Last week was a bit rough. Like most humans, sometimes I make mistakes. Unfortunately when I make them, I have a tough time forgiving myself. So, I ended my week of road bumps inside of myself, drowning in my thoughts, and convincing myself that I am crazy. I like to joke about my “craziness” to beat others to the punch, but maybe I’m not so crazy after all.
This past Thursday, I found myself in an intimidatingly self-destructive mood. I pushed limits that I knew I shouldn’t. Why did I push anyway? Because I am the type of person who likes to exhaust all options. I don’t like ambiguity, and if I have to sacrifice my reputation to establish an absolute– I will. I don’t think that’s an incredibly healthy way of life and don’t recommend it, but I find that healing myself from embarrassment in a black and white scenario bodes better than a Morgan who can’t let go of something.
When I found myself in the black and white last week, I did a few things. First, I told my friends what I had done. This I do recommend because I find that when I don’t admit to stupid decisions, sitting with my shame makes me want to crawl under a rock. The next thing I did was reach out to my first boyfriend. I need to be clear about the fact that this is not the abusive ex– I’m not trying to be that self-destructive. Anyway, I maintain a pretty okay relationship with First Boyfriend. We dated for three very transitional years, and it’s nice to be able to ask for his perspective on some things.
I asked him how he tolerated my crazy. His answer was, essentially, that he loved me and that I wasn’t that way when we started dating (spoiler alert: people tend to change between the ages of 16 and 20). He also said, gently, that he prefers a more laid-back lifestyle, and that I am, irrefutably, a more-intense person. I thanked him for his honesty and moved on to integrating my friends’ opinions.
Rather than judge me, my friends supported me and dismissed my conclusions about my mind and choices. They explained that when I exist in a reality in which I’ve convinced myself that I’m crazy, I do things I normally wouldn’t rationalize. Then, I can’t process the reality of my mistakes or forgive myself. They explained that by advertising myself as such, I do a pretty great job at convincing others that I am, in fact, crazy. They explained that despite the fact that I struggle sometimes, my struggling has a lot more to do with how I digest stimuli rather than insanity. Let me say that a little louder for the people in the back– I’m convincing myself that I’m crazy because I process things differently than others. I am different, told this makes me crazy, and then believe I am crazy… which, admittedly, does make me seem that way. How tricky.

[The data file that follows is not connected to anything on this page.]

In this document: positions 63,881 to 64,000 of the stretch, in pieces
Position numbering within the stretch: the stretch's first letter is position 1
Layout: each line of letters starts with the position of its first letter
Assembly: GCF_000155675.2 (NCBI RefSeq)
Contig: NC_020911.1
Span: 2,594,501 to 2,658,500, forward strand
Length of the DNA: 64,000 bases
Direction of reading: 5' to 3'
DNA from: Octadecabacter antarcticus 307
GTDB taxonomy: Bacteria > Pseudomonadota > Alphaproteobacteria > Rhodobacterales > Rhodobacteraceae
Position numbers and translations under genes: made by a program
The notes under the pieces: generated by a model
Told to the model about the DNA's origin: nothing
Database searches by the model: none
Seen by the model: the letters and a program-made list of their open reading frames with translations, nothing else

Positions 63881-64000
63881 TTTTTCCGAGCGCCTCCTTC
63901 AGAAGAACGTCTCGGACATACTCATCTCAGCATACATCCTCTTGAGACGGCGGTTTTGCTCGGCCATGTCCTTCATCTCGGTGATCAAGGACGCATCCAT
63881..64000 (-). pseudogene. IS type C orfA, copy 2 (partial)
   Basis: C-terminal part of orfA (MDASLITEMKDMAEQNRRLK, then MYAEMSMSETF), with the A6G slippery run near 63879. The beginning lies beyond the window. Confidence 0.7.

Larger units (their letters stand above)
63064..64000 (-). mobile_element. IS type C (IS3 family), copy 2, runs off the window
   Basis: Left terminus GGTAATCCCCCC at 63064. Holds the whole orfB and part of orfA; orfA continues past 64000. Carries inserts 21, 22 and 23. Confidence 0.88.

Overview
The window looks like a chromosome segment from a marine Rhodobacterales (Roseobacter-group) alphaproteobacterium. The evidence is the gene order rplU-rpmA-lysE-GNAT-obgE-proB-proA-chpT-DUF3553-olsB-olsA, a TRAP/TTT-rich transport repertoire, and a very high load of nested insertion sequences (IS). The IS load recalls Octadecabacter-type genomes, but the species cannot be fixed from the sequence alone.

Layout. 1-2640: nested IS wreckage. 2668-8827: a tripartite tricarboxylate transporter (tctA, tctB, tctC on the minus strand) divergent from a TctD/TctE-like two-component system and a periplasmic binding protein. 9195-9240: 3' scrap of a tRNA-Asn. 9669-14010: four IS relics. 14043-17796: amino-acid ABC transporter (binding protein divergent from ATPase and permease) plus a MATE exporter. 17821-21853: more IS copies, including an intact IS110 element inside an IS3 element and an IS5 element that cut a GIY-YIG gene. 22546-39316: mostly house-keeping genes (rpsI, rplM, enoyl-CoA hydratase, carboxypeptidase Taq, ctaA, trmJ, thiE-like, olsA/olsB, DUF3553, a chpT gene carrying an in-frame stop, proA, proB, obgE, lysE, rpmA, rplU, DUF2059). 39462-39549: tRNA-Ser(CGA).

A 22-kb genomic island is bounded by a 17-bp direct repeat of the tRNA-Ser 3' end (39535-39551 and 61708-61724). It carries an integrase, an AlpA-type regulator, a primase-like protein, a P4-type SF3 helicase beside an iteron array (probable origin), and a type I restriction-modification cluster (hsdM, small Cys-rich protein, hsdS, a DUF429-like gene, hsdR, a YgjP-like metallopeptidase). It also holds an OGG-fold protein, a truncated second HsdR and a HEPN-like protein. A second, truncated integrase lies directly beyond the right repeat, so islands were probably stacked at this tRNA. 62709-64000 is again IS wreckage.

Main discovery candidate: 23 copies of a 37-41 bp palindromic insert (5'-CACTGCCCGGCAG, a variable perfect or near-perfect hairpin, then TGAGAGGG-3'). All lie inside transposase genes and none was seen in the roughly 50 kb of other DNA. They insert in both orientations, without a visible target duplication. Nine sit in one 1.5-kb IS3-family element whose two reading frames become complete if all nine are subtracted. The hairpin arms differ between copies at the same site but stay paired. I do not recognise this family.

It seems that we live in a world that’s eager to evolve into an ever-tolerant haven for all people, but most of us aren’t aware of our role in getting us there. We can say that we despise the systematic racism in our country; but, when asked our opinion of kneeling during the anthem, we’re too quick to remember that standing is expected, and don’t take the time to understand why people are choosing to kneel. The very notion that we prefer riddling off reasons to support a norm we were raised to adhere to rather than question the reality of the cause or situation, is really disappointing. Full disclosure, I am so very grateful to the men and women of our military, and the sacrifices they’ve made so that I am able to share these words. I am not trying to be disrespectful. If that’s what you’re picking up, I’d suggest you re-read this. Take a breath, try not to judge.
On this day, we remember a man who, certainly, made a lot of mistakes. If you’re unfamiliar with MLK’s not-awesome-choices in regards to fidelity, just know that it was a thing. More importantly, I mean to say that someone who we remember as a beautiful symbol of abolishing segregation was imperfect. He made mistakes. A lot of people thought he was crazy. Was he? Honestly, none of us are in a position to pass that judgement.
As a whole, we need to take a step back from thinking that we are privy to the only reality. Different isn’t weird, and we don’t know what we don’t know. I have made mistakes, people think I’m crazy; so, I believe it about myself to prevent others from saying it to me. When I believe it, I justify unhealthy thoughts or actions, people think I’m crazy, and we start over. It’s a cyclical process of maintaining a stigma that is slowing down our progression as a collective people. It’s a good day to remember tolerance, patience, and grace. Not only do we need to better about extending this kindness to other people as we celebrate our differences, but maybe we could be a little kinder to ourselves too.
Hope that makes sense.
Ps. Chris Martin has a new girlfriend, and I am not her. What a shame.